Thursday, August 22, 2013

What are Sri Lankans scared of... an expat perspective

A few weeks ago I was enjoying a funny debate with a few expat friends on Sri Lankan culture, modern society and then some. One of the topics that popped up was "what are Sri Lankans scared of". The list we came up with was a little peculiar. Admittedly, this is an expat view of things, though I do wonder how close we are to the actual truth of it all.

Seeing as our group of expats debated this for some time and also came up with supporting arguments to our list, I thought it'd be a cool idea to blog about it and see what people have to say on the matter.

So, let's get right into it with the list:

Monday, August 19, 2013

Travel Mondays: An impromptu visit to "Little New Zealand"

I discovered a really special part of the island a few weeks ago. As you may have noted by now (after reading my blog), I love those impromptu weekend road trips that take you by surprise... the fork in the road where you have to decide to go left, or go right. One road leads you to a known destination, and one road takes you to destinations unknown. 


I'm in tea country and supposed to be driving leisurely back to Colombo. But, I come to a turn off for Ambewela and I figure... why not? I've never visited before and I've heard wonderful things about the area. And so, I find myself taking the turn, and drive up the road toward a new destination cool (Note - if you aren't driving, you can also reach Ambewela by train via Nuwara Eliya)

Ambewela is a small hill station, located in the Nuwara Eliya region en route to the Horton Plains National Park. It is sometimes referred to as "Little New Zealand" owing to its scenic landscapes, cooler climate, cow herds and dairy farms. Ambewela is situated at one of the higher altitudes in Sri Lanka -  6,064 ft (1,848 m).

Wednesday, August 14, 2013

Colombo Dating Confidential: Online Dating, Affairs and Other Disasters

 "Dating is like smoking. When you quit, you can't understand why you started. And when you start again, you can't understand why you quit" ~ Anonymous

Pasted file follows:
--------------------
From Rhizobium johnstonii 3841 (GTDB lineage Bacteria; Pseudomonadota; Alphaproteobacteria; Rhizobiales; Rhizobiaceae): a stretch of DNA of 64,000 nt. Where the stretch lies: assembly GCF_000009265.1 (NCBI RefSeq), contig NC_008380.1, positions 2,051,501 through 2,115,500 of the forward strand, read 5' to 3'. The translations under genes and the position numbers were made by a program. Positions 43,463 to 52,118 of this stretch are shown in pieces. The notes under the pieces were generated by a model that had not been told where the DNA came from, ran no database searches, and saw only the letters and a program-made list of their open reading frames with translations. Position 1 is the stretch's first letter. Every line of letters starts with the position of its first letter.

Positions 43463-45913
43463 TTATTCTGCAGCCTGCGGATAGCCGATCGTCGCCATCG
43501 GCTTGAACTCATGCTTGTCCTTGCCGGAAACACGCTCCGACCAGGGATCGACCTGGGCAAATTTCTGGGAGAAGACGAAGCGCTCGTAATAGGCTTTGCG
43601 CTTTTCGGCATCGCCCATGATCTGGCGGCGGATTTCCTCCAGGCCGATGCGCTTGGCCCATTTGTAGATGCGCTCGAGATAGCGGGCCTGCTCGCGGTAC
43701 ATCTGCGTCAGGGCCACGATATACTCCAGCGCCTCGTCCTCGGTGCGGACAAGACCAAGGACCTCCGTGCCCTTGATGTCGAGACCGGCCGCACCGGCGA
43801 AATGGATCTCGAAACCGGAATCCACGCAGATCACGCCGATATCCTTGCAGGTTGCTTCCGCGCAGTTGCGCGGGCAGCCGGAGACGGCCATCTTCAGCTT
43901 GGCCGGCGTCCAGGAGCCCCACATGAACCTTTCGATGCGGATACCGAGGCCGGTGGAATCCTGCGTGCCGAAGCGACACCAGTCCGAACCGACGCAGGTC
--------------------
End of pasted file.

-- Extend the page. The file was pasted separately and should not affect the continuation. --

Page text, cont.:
Dating is one of those activities that never fails to amuse me. It's that combination of energy and expectation directed at another human being in an effort to connect, that we call "dating". It is also sometimes referred to as courtship, which is kind of sweet, though I wonder whether this is truly an applicable reference to dating these days.

You're probably going to think this blog post is about me.

I mean why wouldn't you. This is my blog, right?

Well, I hate to disappoint you, but this one isn't necessarily about me (*cheeky wink*), but it does contain stories about some of the people in my life. I hope I haven't revealed too many closet secrets and confidential tidbits about their voracious dating lives... I may just have gone all "Sex and the City" on my Colombo buddies. As it goes, it's easier to beg for forgiveness than to ask for permission...

Monday, August 12, 2013

Travel Mondays: Is this the most stunning waterfall in Sri Lanka?

Dunhinda Falls is often regarded as one of the most beautiful waterfalls in Sri Lanka for its natural beauty. It derives it's name from the mist or vapor that comes off the spray of the waterfall. "Dun" in sinhala means smoke or mist, and "Hinda" in sinhala means evaporate.



It is located five kilometres from Badulla town, along the Badulla-Mahiyangana road. It is 210 feet or 64 metres high. The source of the waterfall is the river known as Badulu Oya which goes through the Badulla town. The Dunhinda Falls has the characteristics of both a plunge and punch bowl type waterfall. Plunge refers when the water drops over the waterfall it loses contact with the bedrock. Punch bowl refers to how the water coming off the waterfall widens as it drops from top to bottom.